A Second Wind
Every professional athlete faces retirement. But after these four bowed out, they found success in new careers, applying the same talent and work ethic that made them sports stars.
From the Print Edition:
Michael Jordan, July/August 2005
(continued from page 1)
"I bought a hotel after I fought Randy Cobb," he says, referring to a property over the New Jersey line that he renovated and sold at a large profit. "They wanted a million and a half for the hotel, so I fought Cobb, got the million and a half, bought the hotel." The five-story building? Holmes considers for a moment. "Mike Tyson," he says. The two-story building he's sitting in? "Oliver McCall." Other investments came from fights against Gerry Cooney, Carl "The Truth" Williams and Evander Holyfield.
It added up. Along with a 69-6 career record, he amassed a sporting goods store, two nightclubs, a restaurant, a parking lot, two gyms, a hotel and two office buildings. "I set an example for young people," he says. "If Larry Holmes can do that with a seventh-grade education, what could you do?"
Boxing made Holmes rich, just as he'd hoped, but a surprising thing happened along the way. He grew to love the sport—continuing to fight deep into his forties—but he grew tired of hustling to succeed as a businessman. People would approach with one deal after another, but he liked nothing better than holding court at his restaurant, moving his sizable frame around its dance floor and swapping stories. It wasn't so different from what past ex-champions had done, trading on their fame because they were left with little else. The difference was that Holmes had the money to foot the bill at the end of the night.
So he started selling his investments. He sold the hotel several years ago, the vacant land and everything that wasn't within sight of his office complex. He took some of the money for fun, threw parties for friends and brought some to the gaming tables at Atlantic City. He saved the rest, adding to a retirement account that should keep him living well for decades to come. "Business don't mean shit to me," he says now. "How much money do I need to live on? I have no new ventures or investments lined up. Any money I make is to stay where I'm at."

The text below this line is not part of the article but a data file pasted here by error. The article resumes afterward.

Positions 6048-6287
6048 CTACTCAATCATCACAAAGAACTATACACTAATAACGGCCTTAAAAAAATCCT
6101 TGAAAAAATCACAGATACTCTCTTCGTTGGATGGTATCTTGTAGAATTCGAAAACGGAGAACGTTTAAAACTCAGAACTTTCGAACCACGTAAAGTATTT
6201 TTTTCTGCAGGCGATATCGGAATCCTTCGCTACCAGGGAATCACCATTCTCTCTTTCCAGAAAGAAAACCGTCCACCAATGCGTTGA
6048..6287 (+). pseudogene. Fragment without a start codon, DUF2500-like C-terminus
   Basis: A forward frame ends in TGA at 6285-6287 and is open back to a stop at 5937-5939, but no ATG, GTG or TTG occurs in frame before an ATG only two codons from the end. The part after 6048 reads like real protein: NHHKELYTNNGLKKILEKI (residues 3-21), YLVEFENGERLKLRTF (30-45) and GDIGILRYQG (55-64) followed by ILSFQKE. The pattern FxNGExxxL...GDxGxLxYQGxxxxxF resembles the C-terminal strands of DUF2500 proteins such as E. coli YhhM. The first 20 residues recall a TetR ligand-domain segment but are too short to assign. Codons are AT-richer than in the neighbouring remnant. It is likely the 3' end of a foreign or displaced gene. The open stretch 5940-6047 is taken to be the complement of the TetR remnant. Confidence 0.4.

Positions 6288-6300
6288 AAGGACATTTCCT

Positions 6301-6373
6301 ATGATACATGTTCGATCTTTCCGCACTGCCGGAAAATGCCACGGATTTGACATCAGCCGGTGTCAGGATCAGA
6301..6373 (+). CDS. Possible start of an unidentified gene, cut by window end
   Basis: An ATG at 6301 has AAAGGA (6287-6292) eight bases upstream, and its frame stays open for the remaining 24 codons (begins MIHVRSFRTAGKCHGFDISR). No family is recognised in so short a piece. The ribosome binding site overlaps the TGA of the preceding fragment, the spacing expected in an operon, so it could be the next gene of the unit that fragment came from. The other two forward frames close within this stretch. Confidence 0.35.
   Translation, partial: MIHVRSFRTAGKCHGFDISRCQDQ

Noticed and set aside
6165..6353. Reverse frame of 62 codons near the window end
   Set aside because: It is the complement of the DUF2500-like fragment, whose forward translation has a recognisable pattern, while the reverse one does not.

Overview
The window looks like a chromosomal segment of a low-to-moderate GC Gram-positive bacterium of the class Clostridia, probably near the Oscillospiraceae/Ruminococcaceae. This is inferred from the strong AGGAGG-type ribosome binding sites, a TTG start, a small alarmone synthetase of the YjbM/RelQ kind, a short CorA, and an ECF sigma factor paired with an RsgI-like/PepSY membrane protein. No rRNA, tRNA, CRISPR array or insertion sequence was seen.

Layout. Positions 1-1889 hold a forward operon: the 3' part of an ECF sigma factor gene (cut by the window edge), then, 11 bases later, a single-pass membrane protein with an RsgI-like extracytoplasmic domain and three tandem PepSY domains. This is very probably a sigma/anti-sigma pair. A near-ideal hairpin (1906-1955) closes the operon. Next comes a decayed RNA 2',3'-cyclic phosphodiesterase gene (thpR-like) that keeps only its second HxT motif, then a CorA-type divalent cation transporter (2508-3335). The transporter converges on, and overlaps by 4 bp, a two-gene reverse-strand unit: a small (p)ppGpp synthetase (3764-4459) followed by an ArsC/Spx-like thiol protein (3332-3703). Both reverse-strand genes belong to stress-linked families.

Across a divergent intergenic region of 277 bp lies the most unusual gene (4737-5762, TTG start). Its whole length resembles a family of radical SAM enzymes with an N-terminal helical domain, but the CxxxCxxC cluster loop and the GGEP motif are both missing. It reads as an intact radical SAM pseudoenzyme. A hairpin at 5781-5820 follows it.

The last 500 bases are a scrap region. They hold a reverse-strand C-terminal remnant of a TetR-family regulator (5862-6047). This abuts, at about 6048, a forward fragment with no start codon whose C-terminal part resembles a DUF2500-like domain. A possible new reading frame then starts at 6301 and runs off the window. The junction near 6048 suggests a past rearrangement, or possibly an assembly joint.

What's left of his empire is this two-building complex that holds his office suite, his restaurant, a bingo hall, a Bank of America branch, lawyers' offices, a judge's chambers, a Smith Barney outlet and other rent-paying clients. He collects $60,000 in monthly rent from the office tower alone. "Sometimes I go over there just to look at it," he says. "It's mine."
He heads off now to pay a visit. First he stops at the restaurant, on the ground floor of the smaller building, overlooking the river. On the walls are framed magazine covers featuring Holmes. Sports Illustrated. Ebony. The Ring. "This is my hangout," he says.
He walks back outside and crosses the parking lot to the other side of Larry Holmes Drive, to the shiny, five-story building with his initials etched into the wall. He steps inside the Bank of America branch and is greeted warmly. He's a celebrity, a local hero and the landlord, all in one. He walks into Smith Barney wearing a huge grin. "I need some help, Christmas is coming!" he says. Everyone laughs.
A message is sent in to Mike Glovas, the senior vice president, that Holmes is visiting. Glovas is occupied with a client, but comes dashing out. He remembers seeing Holmes during morning runs along Route 611—the Easton Road, which extends all the way to Philadelphia—when they were both young, out there day after day, chugging along. "Now he owns the building," Glovas says, widening his eyes and throwing a thumb in Holmes's direction. "It's amazing. He has basically put Easton on the map. He's very outgoing. You can go to his restaurant and meet him. It's no accident how well he's done. We all start with nothing, and look what he has achieved." Holmes breaks into another grin. "You don't have to pay the rent next month," he says.
But as he's walking back across the parking lot, Holmes talks of selling the real estate and putting the money in the bank. "You don't get calls in the middle of the night from an interest check," he explains. "My dad died at 52, my brother died at 55, another died at 5, my mom just died. I'm 55. I want to enjoy my life, whatever time I've got."
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